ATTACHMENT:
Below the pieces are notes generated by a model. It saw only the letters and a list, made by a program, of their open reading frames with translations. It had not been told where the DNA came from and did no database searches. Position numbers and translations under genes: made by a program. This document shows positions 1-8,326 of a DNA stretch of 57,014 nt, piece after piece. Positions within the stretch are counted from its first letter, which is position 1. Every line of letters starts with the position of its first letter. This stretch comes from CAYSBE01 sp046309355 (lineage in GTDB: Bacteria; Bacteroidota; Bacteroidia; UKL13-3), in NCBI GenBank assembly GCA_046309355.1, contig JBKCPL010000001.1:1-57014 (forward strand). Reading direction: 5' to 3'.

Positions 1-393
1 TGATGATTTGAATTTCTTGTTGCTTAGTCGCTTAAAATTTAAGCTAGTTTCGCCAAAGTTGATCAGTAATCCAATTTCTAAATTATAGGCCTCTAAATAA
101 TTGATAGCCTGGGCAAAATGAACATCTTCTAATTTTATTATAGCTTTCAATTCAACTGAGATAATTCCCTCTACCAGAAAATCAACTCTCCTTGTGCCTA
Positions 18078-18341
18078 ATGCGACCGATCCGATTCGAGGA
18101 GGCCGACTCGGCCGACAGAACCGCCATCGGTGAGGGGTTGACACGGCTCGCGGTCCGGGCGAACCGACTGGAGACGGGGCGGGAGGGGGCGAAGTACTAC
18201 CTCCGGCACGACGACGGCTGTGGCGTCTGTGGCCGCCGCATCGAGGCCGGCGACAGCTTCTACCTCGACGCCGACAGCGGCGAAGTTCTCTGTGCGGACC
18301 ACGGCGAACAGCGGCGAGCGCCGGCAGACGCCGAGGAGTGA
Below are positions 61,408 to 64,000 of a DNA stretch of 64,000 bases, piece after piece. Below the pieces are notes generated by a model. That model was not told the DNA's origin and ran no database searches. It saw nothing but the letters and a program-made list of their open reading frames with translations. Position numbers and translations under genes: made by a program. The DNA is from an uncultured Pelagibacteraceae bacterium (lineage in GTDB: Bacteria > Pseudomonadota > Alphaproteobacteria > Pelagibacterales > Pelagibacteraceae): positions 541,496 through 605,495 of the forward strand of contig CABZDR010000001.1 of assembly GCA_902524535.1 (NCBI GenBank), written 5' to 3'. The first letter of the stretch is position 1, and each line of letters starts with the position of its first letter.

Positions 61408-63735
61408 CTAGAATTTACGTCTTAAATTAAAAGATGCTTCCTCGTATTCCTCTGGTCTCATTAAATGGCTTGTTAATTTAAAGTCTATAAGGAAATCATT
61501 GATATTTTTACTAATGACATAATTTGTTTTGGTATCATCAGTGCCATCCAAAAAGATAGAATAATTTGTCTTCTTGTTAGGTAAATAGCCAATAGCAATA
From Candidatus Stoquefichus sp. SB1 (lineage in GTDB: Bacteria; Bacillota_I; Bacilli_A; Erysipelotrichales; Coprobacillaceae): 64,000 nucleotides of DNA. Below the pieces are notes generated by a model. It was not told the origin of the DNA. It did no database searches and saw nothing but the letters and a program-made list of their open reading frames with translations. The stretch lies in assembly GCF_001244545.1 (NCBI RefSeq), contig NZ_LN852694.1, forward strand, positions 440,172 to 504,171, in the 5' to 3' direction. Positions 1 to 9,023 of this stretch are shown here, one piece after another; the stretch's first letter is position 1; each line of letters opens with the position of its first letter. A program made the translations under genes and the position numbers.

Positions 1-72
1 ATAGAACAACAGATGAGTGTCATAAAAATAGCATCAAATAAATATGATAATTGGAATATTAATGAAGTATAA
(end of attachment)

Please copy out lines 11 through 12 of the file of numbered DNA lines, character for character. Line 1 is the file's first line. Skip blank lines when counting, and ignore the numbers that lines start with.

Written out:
Positions 61408-63735
61408 CTAGAATTTACGTCTTAAATTAAAAGATGCTTCCTCGTATTCCTCTGGTCTCATTAAATGGCTTGTTAATTTAAAGTCTATAAGGAAATCATT